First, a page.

Jump to content

What happened to my soap -got zapped!!!


SoapInTheCity
 Share

Recommended Posts

I made my usual 90% Olive Oil soap last week, and I left it in the mold an extra day cause I was super busy and when I went to the soap to cut it, it was 'sweating' on the top. Then as I was cutting it, it did not look usual. It seems to me that the lye and oils didn't come together right. It's somewhat soft, but cutable, but obviously not going to cure properly.

Any suggestions? How can I salvage this batch?

PICTURES ADDED IN OTHER POSTS

Link to comment
Share on other sites

That happened to me once when I poured before "true" trace. I was so anxious to pour at thin trace and trying to deal with coloring 2 parts (usually when I'm coloring one the other part thickens up too much) that I jumped the gun. I let the thing rest for 2 weeks and then gave up! And they were such lovely swirls!

Link to comment
Share on other sites

That happened to me once when I poured before "true" trace. I was so anxious to pour at thin trace and trying to deal with coloring 2 parts (usually when I'm coloring one the other part thickens up too much) that I jumped the gun. I let the thing rest for 2 weeks and then gave up! And they were such lovely swirls!

Do you have any helpful hints to decipher true from false trace?

Link to comment
Share on other sites

Not really - supposedly if you let it rest for a minute a "false" trace will thin out. But my soaps seem to go from thin to thick trace in the blink of an eye, so waiting to see what happens would mean I end up pouring thicker than I hope (for swirls).

Oh, one think I was trying was putting my colors into the oils along with my FOs at the beginning to try and get smoother coloration and all. NOT a good idea with titanium dioxide because it can make it hard to judge. Maybe not a good idea with colors either. Haven't had enough experience iwth this yet.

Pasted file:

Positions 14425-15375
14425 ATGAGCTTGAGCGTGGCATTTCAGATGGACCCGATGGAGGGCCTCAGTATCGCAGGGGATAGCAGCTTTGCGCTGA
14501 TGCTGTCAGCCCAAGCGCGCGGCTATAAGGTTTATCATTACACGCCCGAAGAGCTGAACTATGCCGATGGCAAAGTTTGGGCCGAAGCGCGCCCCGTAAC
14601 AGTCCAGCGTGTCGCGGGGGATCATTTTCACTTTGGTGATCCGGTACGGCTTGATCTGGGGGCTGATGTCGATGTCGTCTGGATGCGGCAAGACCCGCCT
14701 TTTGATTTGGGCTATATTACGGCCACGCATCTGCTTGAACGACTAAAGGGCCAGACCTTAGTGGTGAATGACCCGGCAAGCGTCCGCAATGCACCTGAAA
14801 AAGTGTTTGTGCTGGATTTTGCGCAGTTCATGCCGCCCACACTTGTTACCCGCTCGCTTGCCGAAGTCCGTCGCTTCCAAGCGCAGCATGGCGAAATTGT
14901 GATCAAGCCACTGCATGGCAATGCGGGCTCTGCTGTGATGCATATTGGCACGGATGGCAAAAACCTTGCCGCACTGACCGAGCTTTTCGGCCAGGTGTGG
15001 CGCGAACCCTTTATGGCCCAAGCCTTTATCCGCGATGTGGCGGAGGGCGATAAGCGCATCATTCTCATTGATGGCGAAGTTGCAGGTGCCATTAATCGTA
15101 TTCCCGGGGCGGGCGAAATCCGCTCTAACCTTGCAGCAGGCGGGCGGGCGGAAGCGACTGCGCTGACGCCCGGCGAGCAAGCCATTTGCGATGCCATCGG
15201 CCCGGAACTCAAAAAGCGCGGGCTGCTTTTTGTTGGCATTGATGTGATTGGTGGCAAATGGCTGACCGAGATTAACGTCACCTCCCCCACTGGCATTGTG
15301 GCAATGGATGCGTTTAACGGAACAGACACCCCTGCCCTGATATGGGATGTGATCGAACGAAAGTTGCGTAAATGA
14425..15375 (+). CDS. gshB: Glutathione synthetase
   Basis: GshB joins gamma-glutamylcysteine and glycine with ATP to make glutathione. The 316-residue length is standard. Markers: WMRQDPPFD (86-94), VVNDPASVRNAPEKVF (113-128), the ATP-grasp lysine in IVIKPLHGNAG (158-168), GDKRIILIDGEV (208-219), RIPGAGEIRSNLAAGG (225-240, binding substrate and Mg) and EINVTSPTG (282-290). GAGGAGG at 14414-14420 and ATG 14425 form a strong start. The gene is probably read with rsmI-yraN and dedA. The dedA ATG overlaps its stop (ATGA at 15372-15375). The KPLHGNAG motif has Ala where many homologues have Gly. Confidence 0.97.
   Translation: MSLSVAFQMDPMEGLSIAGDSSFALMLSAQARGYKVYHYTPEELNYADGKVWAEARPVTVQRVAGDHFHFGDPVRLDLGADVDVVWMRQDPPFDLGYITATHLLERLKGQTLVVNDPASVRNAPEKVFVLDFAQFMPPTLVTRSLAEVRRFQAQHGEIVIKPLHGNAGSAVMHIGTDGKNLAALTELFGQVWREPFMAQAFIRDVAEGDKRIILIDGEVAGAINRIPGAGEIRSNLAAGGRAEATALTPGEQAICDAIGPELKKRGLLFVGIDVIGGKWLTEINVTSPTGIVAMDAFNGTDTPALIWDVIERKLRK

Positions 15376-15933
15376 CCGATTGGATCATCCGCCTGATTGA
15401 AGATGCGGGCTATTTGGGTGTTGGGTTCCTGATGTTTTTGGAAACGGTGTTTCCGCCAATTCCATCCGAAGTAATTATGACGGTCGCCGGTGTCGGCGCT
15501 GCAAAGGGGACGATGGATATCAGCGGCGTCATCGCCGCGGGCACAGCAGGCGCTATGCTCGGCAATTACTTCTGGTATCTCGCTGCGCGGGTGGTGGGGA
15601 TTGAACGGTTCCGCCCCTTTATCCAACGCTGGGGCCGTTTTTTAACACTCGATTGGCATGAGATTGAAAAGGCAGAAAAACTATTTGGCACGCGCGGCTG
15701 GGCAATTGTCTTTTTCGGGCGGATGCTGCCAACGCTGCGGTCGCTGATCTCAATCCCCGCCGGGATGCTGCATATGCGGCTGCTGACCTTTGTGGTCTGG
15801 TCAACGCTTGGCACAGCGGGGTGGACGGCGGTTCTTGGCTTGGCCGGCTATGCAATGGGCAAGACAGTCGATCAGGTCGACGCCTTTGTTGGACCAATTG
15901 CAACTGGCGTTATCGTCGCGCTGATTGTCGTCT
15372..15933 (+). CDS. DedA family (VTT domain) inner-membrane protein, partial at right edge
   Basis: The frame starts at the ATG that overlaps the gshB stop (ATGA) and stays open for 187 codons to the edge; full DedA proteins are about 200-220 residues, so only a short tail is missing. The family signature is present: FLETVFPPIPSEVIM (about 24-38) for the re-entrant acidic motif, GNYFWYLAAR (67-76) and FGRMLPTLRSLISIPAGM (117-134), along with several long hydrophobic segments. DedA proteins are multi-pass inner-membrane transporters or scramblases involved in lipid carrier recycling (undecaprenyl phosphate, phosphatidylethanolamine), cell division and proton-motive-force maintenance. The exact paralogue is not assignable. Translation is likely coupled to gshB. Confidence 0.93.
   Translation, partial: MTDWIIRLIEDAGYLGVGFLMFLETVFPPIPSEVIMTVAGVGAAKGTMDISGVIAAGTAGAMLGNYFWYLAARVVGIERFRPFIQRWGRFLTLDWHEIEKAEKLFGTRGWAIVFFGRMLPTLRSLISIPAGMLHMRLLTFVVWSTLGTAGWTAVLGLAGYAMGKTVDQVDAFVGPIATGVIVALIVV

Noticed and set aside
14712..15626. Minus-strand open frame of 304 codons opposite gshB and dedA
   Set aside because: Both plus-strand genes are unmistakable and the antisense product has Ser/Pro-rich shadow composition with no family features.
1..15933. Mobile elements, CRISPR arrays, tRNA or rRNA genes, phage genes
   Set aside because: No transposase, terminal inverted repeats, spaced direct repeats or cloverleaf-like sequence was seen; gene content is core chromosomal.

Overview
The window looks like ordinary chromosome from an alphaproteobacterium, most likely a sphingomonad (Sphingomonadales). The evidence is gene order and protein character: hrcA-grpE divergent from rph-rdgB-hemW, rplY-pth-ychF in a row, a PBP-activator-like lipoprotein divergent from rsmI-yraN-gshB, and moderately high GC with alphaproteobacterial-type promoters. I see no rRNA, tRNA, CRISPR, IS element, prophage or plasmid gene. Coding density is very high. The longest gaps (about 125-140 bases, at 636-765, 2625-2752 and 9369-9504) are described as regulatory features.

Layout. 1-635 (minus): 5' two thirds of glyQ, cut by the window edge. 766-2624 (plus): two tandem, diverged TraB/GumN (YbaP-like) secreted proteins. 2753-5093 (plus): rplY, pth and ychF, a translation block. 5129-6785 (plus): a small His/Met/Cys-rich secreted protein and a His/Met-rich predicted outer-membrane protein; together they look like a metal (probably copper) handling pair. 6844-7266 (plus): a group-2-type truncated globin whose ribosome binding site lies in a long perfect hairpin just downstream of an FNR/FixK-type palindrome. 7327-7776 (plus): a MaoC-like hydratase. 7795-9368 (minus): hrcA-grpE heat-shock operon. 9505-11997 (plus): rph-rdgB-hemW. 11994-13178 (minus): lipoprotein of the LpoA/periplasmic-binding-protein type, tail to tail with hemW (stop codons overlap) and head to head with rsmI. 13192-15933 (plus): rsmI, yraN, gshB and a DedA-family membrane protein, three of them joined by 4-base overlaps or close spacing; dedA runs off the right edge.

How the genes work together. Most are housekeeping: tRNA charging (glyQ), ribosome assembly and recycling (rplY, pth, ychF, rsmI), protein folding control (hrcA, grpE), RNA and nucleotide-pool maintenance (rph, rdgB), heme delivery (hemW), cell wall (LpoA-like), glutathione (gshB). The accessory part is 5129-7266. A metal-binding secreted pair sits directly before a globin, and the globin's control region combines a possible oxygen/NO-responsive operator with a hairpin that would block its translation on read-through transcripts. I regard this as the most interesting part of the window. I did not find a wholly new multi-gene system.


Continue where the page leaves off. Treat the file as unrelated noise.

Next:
Hopefully a more experienced soaper will have some ideas.

Link to comment
Share on other sites

False trace happens extremely quickly. I've never had a problem with castile. I soap RT. The cool temps give you more play time and make the overly thick batch less likely. When the color goes form clear to opaque, you can pull some out for coloring. The rest will continue to saponify as you are playing with your colorant.

Link to comment
Share on other sites

OKay I looked at this soap the other day the one I was questioning about the way it seems oily still, and now looks what's happening.........I am using a different kind of lye and I was wondering if this may be the problem. It is happening to another batch of soap I made too with this new lye, the white spots.

lyespotssmallnb2.jpg

Link to comment
Share on other sites

OK so I made another batch of Olive Oil soap, since this soap is in such high demand for me............and this one did the same thing. I even stirred with the hand blender longer than I should have past trace.............the same thing happened! The paper was completely wet, and the soap was semi-soft still and oily/wet looking!

Please ladies, is there any way to salvage these 2 batches somehow. If the lye is not encorporating properly how do I rebatch it?

Edited to say: OMG I just did the 'zap test' I always hear people talk about......I put my tongue on the wet part of the bottom of the loaf and yowsers! That hurt! Totally zapped! What does this mean now?

picturesmallhh6.jpg

Link to comment
Share on other sites

I would think that if every variable is the same as how you have done it in the past with the exception of the lye, and the scale is not the problem, then I would say there is a problem with your lye. Sounds like maybe it's not 100% lye that you are using and it's not fully incorporating and then seperating. That would be my only "guess" I dont' know what else it could be..

HTH

Link to comment
Share on other sites